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11 project management tips for setting and managing expectations

Jennifer Lonoff Schiff | Feb. 18, 2014
Project management experts discuss the best ways to set, manage and adjust expectations to ensure that projects don't veer off course -- and they suggest what steps project managers should take if they do.

In addition, "ensure that all projects and enhancements are assigned an LOE, ROI and priority level," says Samira Mahjoub Tapia, cofounder and head of product at Chippmunk, a savings search engine. And make sure all members of the team understand the priorities.

"Having the team review this list weekly forces us to keep our focus and ensures that precious development time isn't spent on projects that don't move [us] forward towards our goals," Mahjoub Tapia says. "It also allows the dev team to see upcoming projects and feel like empowered members of the team."

Be realistic.
"From the very early days of a project, it is critical to set realistic completion dates [to] ensure accurate forecasting," says Hernan Clarke, CEO, 4Sight Technologies, a company that specializes in developing and supporting software for project management.

"Meeting deadlines and keeping projects on time and on budget requires commitment from all parties involved. This means a representative from the client, management and project team should always be involved in the process of setting expectations and target completion dates to ensure agreement and buy-in from every perspective," Clarke says.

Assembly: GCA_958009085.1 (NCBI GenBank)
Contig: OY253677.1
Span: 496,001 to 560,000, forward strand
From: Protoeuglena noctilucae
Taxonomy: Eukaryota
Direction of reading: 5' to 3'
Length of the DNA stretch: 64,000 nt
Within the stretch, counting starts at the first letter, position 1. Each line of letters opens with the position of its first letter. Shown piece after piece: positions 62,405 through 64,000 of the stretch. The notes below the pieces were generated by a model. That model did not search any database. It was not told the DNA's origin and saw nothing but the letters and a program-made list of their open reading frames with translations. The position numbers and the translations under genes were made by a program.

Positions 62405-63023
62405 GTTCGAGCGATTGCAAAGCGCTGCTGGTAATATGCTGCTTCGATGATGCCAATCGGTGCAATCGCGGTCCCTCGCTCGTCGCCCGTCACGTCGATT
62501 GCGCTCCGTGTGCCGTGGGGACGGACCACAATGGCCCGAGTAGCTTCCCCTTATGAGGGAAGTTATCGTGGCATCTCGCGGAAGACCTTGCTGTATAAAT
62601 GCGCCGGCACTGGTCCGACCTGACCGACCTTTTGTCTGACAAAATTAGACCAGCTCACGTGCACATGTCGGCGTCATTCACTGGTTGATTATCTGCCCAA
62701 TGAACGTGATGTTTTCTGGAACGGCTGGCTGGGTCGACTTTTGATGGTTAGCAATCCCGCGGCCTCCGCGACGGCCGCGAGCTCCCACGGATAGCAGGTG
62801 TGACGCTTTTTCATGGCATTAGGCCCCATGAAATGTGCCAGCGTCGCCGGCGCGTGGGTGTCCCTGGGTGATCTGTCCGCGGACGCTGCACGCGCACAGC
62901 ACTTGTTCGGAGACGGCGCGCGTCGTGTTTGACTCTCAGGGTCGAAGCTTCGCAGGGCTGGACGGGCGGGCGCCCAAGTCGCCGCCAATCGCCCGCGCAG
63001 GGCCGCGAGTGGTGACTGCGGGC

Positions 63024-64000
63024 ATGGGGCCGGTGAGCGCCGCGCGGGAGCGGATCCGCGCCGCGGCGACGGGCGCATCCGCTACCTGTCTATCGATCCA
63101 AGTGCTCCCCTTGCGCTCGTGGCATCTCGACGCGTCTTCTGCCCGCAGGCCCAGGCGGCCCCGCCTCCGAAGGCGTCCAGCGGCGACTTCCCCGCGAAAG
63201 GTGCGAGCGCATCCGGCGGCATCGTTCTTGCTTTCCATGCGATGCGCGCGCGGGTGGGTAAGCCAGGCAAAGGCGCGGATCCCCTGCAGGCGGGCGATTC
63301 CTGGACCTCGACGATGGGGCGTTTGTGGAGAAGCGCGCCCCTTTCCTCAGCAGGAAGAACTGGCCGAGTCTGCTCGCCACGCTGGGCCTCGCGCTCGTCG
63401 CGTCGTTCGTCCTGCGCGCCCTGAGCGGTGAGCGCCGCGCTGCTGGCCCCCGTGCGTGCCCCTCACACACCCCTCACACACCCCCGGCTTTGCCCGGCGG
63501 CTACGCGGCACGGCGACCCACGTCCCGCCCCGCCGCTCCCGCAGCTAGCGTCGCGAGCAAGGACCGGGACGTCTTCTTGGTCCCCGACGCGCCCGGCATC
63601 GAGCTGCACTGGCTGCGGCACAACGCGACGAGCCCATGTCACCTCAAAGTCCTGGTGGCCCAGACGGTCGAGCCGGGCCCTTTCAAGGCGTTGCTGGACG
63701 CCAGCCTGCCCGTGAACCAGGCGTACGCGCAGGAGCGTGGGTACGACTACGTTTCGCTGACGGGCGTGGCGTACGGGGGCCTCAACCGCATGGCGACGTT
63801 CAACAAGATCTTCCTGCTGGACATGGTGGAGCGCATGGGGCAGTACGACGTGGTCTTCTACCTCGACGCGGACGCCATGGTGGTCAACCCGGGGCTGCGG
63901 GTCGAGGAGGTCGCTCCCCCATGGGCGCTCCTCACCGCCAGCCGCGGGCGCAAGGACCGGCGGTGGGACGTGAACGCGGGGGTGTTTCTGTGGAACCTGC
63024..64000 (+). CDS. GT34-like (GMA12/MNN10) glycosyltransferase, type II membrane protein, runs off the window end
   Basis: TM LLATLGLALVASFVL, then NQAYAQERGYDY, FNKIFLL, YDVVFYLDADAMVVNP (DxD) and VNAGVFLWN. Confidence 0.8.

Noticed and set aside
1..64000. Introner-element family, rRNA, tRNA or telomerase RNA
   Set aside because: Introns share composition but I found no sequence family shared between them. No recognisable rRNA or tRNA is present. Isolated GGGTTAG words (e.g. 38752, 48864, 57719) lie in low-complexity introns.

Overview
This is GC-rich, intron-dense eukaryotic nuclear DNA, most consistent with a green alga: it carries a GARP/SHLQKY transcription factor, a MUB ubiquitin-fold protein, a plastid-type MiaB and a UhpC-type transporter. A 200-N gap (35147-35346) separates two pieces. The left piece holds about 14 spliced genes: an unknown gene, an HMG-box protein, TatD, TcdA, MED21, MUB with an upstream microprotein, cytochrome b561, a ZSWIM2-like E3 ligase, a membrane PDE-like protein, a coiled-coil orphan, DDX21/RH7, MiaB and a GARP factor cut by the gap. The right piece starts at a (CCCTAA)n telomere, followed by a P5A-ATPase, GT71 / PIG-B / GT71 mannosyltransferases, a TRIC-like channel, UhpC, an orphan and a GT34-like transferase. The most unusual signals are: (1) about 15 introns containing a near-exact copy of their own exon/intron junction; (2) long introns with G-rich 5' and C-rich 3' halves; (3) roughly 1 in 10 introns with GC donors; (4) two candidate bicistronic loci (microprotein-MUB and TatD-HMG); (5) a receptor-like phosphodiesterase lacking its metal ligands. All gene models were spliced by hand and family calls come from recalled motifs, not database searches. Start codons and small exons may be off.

Make sure everyone (including senior management) understands his or her role and responsibilities.
"Set realistic expectations with everyone from the very beginning about what their roles and jobs are for the project," says McCauley. "Make sure each team member has a clear vision of how they fit in the overall success of the project, so that they understand how all the many aspects tie together."

"PMs must be clear about the time and activity they will require of team members and executives," says Robert Kelly, managing partner, Kelly Projects Solutions. "This may be even more important with respect to executives as their calendars often fill up weeks in advance. Everyone must know exactly what meetings will be held, when and the purpose of those meetings."

Above all, make sure everyone has a good "understanding [of] goals, timelines, KPI's, etc.," says Eugene Slobodetsky, project manager, Lyons Consulting Group. "Managing expectations is important, and in order to do that, there needs to be agreement across all parties on what the expectations are." Ask yourself, "What are the goals of the engagement, the expected (and realistic) timelines and measures for success? Many times, the mistake is in not communicating these clearly, and having both sides 'singing to a different tune,'" he says.

Make sure team members communicate with each other.
"Assumptions can kill your team, work and deadlines," says Jim Shulkin, vice president of marketing at Daptiv, which develops project portfolio management (PPM) software.

"Developing a communication plan that errs on the side of over-communication [is] critical to the success of projects and work objectives," Shulkin says. A successful communications plan "usually outlines scope of work, owners of each task, deadline against each task and status updates," and who to notify when issues arise.


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